I flunked out of nursing school and you met a guy, moved into his condo and got pregnant; in that order. I hustled tables at the Varsity while you bought baby clothes and ignored my calls.
When you lost the baby and my phone finally rang.
Up to the third floor of the hospital where you were alone, smelling of blood and sweat. Shaking, crying; inconsolable.
My hands awkward on your body, your damp hair. Your face pressed into my palm.
She’s gone, you said. My baby’s gone. Your chest rising and falling, your breath hot on my hand.
Nurses came to clean you up and lead me out to the family room. I sat on a plastic chair and watched a doctor in the hall with a bundle of you in his arms.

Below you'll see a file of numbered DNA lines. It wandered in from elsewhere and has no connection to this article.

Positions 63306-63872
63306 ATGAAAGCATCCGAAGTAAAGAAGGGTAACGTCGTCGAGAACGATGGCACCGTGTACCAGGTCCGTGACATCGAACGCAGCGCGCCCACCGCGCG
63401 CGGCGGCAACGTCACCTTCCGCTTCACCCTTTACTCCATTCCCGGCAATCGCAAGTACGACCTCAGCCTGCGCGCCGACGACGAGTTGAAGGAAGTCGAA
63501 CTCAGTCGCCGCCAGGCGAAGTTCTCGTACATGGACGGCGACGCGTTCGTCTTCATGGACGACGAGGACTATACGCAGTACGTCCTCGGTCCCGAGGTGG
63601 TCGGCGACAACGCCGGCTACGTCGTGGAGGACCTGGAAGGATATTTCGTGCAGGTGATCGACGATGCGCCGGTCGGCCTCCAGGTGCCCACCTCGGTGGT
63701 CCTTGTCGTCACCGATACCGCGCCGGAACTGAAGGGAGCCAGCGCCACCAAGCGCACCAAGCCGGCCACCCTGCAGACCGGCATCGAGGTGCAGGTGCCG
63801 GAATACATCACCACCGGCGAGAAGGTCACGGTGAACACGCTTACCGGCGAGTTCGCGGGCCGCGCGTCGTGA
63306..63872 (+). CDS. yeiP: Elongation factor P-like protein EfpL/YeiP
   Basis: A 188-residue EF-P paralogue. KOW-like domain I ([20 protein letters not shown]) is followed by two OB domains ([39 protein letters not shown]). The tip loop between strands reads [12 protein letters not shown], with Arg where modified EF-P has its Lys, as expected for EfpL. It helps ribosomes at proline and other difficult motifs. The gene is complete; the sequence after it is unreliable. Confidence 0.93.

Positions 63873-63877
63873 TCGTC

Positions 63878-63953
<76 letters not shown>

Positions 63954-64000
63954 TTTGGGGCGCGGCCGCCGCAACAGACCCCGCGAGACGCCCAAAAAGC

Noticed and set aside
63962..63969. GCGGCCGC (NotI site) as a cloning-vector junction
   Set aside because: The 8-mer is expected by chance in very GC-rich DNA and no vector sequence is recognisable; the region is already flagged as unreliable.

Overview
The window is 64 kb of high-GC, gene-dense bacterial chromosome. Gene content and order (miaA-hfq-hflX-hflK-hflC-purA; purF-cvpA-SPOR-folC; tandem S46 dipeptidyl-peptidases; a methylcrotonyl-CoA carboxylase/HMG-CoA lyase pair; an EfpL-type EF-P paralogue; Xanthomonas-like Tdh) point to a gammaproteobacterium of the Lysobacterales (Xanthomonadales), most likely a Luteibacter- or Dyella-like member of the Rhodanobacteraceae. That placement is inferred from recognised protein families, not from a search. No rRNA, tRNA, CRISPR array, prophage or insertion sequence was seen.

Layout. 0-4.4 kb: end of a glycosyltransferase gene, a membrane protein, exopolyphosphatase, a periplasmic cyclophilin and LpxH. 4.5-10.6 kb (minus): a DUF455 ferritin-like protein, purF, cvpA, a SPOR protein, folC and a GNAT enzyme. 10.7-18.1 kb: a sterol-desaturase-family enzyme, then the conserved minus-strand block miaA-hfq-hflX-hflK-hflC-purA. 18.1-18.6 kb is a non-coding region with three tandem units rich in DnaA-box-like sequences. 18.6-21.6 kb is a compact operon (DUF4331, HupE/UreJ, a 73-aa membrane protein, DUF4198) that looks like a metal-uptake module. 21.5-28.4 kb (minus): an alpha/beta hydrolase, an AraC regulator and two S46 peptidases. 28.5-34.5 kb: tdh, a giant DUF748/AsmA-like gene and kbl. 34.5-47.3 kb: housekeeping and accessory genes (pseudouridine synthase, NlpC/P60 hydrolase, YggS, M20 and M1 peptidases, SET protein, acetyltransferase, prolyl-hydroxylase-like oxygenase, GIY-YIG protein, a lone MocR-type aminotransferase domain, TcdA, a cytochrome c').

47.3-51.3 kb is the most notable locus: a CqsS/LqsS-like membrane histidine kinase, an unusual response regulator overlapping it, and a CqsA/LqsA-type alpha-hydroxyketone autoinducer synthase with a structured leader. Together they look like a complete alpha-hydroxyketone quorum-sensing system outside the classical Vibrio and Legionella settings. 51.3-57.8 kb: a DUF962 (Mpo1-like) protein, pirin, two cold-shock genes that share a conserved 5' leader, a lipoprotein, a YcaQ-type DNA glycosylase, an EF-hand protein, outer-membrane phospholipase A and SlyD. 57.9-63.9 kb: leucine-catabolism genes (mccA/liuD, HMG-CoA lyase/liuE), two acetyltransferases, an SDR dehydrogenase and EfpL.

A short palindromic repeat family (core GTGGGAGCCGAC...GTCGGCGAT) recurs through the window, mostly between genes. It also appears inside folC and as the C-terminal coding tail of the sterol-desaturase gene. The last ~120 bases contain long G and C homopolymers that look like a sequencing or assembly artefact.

Do you want to hold her?
My mouth full of cotton, muscles that wouldn’t move. Then she was in my arms. A part of you. Us both still, not breathing.
They took her away and gave her to you. I watched you crumble through the wired glass.
Then he arrived; spat and told me to get out. Called me dyke as the elevator door closed.
I heard he got back together with his ex, and you moved back to Memphis to your parents.
I got drunk and drove my car into a tree. Broke my nose and lost my license.
About the author:
Lucy McKee is a writer and RN living in Kansas City. Her distractions include two dogs, a cat, and a room full of half-finished knitting projects.